Nawaz’s long-standing vision of Pakistan has always been crafting it into the trade and economic fulcrum of a seamless South Asia, connected to Central Asia and the Global South. It drove him to reach out in the past to China, bringing in the China-Pakistan Economic Corridor (all but dead now because of repeated attacks by Tehreek-i-Taliban Pakistan, which allegedly has close links to Khan’s Pakistan Tehreek-i-Insaaf). Nawaz reached out to Indian leaders like I.K. Gujral, A.B. Vajpayee and Narendra Modi – only to be thwarted by the Pakistan Army and its entrenched anti-India jihadists.
Presented with a rare opportunity to mend fences with India, Khan chose to rebuff Gen Bajwa’s plans to re-establish ties with the Modi regime. This ran contrary to advice from his financial team to sign a Free Trade Agreement, described as “India’s most ambitious trade pact offer to any country,” that would also have seen the abrogation of Jammu & Kashmir’s special status being put on the back burner. The recent controversy over the suicide attack on CRPF jawans in Pulwama being employed as a deliberate ploy to win Modi votes in 2019 may, however, put paid to any peace moves now.
For the Army, deprived of the US government’s annual military aid of $300 million that was scrapped by then US President Donald Trump, peace with India is imperative. The cost of keeping the Army battle-ready on its eastern border with India alone is an untenable $1 billion a year.
Nawaz, unlike in years past, can count on former opponents, the Bilawal Bhutto Zardari led Pakistan People’s Party and the Jamiat-Ulema-Islami, led by Maulana Fazlur Rahman, allies in the multi-party PDM government headed by his brother Shehbaz, to put up a united front against Khan. Everything hinges, however, on his relationship with the security establishment. Nawaz and Bajwa have conferred several times over the past months on the strategy to counter Khan, attempting to move beyond the acrimony of the PML-N chief’s ouster from office when the Army used the judiciary to nail Nawaz. Has the Army come to view Nawaz as the “lesser evil”? The main hurdle to his homecoming remains a divided judiciary clearing him of the charge of failing to state income received from a family-run company and avoiding another jail term. The other impediment is Khan’s mass following, which has thus far stopped the military, led by new Army Chief Gen Asim Munir, from overtly taking control. But is time running out for Khan? Gen Munir had famously warned Khan about a probe into the role of his wife Bushra Bibi in selling gifts from foreign governments in the now infamous Toshkhana case. The plain-speaking General was promptly sacked as chief of the Inter-Services Intelligence and replaced with Khan’s favourite, Lt Gen Faiz Hameed, the master strategist who not only constructed Khan’s formidable street power to dislodge the powerful Nawaz from office in 2018-19 but is now the Army insider running rings around Gen Munir.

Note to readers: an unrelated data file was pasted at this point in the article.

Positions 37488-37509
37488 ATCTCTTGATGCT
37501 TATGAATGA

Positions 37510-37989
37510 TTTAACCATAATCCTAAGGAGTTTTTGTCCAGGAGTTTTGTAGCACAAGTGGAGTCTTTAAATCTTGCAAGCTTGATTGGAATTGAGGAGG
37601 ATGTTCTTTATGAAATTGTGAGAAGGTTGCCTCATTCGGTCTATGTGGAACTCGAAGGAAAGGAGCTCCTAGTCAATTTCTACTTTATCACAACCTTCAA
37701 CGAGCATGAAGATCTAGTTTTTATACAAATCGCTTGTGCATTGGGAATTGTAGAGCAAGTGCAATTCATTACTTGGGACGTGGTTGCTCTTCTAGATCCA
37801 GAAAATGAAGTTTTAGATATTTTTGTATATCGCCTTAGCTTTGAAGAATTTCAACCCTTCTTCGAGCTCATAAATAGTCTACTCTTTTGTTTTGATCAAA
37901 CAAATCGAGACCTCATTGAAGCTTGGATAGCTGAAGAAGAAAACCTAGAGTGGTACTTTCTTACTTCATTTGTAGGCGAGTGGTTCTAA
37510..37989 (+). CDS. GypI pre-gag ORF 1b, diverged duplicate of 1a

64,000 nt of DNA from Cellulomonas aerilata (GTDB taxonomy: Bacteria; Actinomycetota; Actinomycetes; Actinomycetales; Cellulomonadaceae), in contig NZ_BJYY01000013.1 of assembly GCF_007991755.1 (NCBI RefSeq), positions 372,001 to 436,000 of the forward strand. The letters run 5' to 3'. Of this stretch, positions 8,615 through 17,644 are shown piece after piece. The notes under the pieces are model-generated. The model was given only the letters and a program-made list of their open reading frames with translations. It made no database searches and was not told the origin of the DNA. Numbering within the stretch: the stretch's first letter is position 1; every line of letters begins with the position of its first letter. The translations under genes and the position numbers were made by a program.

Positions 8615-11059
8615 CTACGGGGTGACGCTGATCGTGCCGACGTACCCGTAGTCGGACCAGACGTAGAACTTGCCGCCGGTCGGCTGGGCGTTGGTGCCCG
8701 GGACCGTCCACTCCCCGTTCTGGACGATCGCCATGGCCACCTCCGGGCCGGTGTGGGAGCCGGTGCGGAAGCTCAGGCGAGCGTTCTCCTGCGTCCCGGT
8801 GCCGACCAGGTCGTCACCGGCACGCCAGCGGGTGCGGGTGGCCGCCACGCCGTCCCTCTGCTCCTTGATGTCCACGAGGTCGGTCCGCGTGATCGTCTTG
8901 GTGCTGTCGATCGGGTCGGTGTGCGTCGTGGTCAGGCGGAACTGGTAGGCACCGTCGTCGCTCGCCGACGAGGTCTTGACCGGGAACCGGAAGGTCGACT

But Gen Munir’s reluctance to meddle may be at an end, with the bad blood between him and Lt Gen Faiz – which portends a divide within the military itself – more than obvious at Faiz’s daughter’s wedding reception recently, when anyone talking to Faiz was given the once over by Munir. Gen Bajwa reportedly left his wedding gifts at the door!
Insiders say that the Army, on edge as suicide bombers attack security personnel at will, could place the blame on Faiz’s resettlement of some 100,000 jihadists from the TTP from Afghanistan to Khyber Pakhtunkhwa (KP), when Khan was Prime Minister. The suicide bombing that killed four people in the Baloch capital Quetta last week is the latest in a series of cross-border terror attacks orchestrated by the TTP, along the Af-Pak border, which has registered a 120% uptick in the last year alone.
Khan could soon find himself accused of supporting terrorists, blasphemy, corruption and sedition, and banned from holding office, with insiders saying that a ‘PTI-minus Imran Khan’ deal is already on the table. Will Khan choose jail or freedom?
Nawaz’s return to centre stage once polls dates are announced is almost a surety, with elections expected under a caretaker government, possibly in October.
The Pakistan of Allah-Army-America has failed. The self-styled messiah has left it in a deeper mess. Over to the pragmatic Mian now – Nawaz Sharif may well be its last hope.
Source : The Wire